Welcome to another installment of Data Tells a Story, in which we round up our latest favorite data stories. This week: making cricket more interesting; personalizing beauty; and how Ikea took over the world.
Unlike what many might think, happiness is not correlated with sunshine, at least according to a study from the University of Westminster in England.
Researchers compared daily weather patterns from 1991 to 2009 with data from the British Panel Household Survey on wellbeing which began in 1991, and found there “was no significant variation in reported happiness between sunny days and cloudy ones.”
What they did find was a “small but statistically significant correlation between unhappiness at work and sunny days.” In other words, on a nice day people would rather be outside than stuck on the office .
The International Cricket Council (ICC) is mining 40 years worth of Cricket World Cup data “to produce insights that enhance the viewer’s experience,” and to “improve team performance and strategies out on the field.”
After analyzing “statistics on scores, player performance, player profiles and more,” the ICC came away with several findings. For instance, they discovered that the team with the most well-equipped bowling line up and not necessarily “the power-packed batting [line-up]” might be the team most likely to win the World Cup.
They also found the characteristics that make a skilled player, which explains why countries not usually thought of as dominant cricket nations, such as the UAE and Ireland, perform well: they “were found to have strong performing players with similar characteristics.”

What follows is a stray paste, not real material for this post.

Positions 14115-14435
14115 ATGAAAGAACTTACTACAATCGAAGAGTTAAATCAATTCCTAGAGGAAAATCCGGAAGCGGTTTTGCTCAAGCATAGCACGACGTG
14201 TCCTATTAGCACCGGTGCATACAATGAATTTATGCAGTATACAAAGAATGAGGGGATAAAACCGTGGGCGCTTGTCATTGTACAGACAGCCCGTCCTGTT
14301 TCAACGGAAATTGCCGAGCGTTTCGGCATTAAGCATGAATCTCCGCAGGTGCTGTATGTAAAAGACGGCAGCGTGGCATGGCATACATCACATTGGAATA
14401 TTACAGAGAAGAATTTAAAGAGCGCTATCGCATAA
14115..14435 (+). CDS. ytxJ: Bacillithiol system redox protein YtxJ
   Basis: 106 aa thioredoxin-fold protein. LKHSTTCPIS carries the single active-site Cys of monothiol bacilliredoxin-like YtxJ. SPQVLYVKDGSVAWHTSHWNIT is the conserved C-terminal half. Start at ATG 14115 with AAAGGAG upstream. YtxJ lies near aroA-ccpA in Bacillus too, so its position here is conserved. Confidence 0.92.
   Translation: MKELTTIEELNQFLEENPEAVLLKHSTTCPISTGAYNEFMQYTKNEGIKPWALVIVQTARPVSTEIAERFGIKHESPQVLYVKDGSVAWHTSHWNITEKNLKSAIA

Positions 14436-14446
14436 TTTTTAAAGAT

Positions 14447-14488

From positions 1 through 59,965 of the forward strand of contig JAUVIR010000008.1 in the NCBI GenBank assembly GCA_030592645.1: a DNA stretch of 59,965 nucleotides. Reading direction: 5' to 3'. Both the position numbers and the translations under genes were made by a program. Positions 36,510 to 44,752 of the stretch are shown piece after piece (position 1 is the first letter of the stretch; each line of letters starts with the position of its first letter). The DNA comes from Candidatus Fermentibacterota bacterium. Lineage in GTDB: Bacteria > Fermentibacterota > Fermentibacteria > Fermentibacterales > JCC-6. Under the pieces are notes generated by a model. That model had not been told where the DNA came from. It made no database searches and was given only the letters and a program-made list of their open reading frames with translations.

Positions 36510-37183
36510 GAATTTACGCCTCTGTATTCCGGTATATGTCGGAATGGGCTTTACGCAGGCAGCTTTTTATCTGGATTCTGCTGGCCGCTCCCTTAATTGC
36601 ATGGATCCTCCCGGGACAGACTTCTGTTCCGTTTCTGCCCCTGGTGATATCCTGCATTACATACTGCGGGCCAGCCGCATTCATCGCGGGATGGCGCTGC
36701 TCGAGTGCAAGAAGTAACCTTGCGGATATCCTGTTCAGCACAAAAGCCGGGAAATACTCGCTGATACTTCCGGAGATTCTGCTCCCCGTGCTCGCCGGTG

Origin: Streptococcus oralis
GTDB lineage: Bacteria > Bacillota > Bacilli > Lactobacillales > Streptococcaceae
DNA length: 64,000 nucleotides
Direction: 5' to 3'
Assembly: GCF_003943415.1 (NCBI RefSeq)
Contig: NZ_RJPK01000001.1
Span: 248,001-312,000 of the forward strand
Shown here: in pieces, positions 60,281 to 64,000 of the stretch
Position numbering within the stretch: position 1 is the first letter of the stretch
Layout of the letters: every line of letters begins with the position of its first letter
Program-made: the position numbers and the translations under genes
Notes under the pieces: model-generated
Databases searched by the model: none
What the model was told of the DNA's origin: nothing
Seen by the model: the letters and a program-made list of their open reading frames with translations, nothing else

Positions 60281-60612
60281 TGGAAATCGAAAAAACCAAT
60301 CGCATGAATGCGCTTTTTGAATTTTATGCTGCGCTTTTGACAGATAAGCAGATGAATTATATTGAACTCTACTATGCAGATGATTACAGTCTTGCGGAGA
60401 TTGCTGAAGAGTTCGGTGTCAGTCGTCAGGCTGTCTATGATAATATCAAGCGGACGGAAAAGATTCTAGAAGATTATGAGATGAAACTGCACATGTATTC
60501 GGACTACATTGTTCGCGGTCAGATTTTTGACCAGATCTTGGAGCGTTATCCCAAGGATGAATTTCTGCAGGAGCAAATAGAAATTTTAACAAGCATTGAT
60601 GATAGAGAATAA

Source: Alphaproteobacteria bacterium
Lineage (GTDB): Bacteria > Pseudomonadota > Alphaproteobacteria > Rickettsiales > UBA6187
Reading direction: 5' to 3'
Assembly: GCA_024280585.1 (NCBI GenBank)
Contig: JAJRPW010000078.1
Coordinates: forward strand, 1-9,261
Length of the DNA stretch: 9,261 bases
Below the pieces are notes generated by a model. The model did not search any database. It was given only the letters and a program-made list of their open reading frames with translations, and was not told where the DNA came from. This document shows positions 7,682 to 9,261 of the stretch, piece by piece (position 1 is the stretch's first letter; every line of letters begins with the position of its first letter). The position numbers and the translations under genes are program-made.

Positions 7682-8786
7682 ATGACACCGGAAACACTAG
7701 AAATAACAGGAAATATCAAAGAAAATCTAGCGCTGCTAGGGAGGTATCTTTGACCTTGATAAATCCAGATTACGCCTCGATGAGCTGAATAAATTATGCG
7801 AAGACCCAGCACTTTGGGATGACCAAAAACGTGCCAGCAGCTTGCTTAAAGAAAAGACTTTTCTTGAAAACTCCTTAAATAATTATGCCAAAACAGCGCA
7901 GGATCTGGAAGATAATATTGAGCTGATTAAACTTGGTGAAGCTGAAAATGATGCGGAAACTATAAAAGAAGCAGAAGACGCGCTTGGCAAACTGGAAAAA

A beauty start-up that began as a give-away site is now using their data to power personalization tools and help brands give their consumers better experiences.
As part of their give-away program, the start-up invited consumers to periodically answer questions, of which there were 1,300. The company has collected over 10 million data points and is using this data for customer personalization and hypertargeting.
For example, they found that almost half of acne sufferers want “overnight results”; a quarter of people are loyal to certain perfume brands and aren’t eager to try new ones; and 37% are “most influenced by bloggers and editors as to what skincare products to purchase.”
When a post on Reddit asked Redditors to nominate the most “toxic communities” on the site, Ben Bell, a data scientist at a text-analytics start-up, thought there should be an objective way to measure toxicity.
To do so, Bell pulled out a sample of comments from the top 250 subreddits and from the forums mentioned in the toxicity thread. Using sentiment analysis, each comment was coded as positive, negative, or neutral, and afterward human annotators examined the negative comments to determine their toxicity.
He found that in some subreddits, “the community is proactive enough at self-policing that the average score for a bigoted comment is negative,” and “at the other end of the spectrum are those communities which seem to deliberately encourage bigotry.” He also found another kind of toxicity, that which is directed outwards — in other words, a subreddit that “focuses on highlighting bad content around the rest of Reddit.”
It’s not just the meatballs.
Market research is “at the heart of Ikea’s expansion.” For example, the furniture company gathered data about morning routines from over 8,000 people in eight cities. They found that people from Shanghai were “fastest out the door” (56 minutes) while those from Mumbai were the most leisurely, clocking in at two and a half hours before leaving. Those most likely to work in the bathroom? Stockholmers and New Yorkers.
What researchers also found was that regardless of city, women spend more time than men picking out their outfits, “a process many find stressful.” Ikea’s solution? A freestanding mirror called the Knapper onto which one can hang clothes and accessories the night before to decrease morning stress.
To make up for unreliably reported data (in other words, sometimes people lie, whether consciously or not), the company incorporates observed data too, and sometimes finds their items being used in unexpected ways. For instance, via cameras set up in homes, they found that residents in Shenzhen, China often sat on the floor, “using the sofas as a backrest.”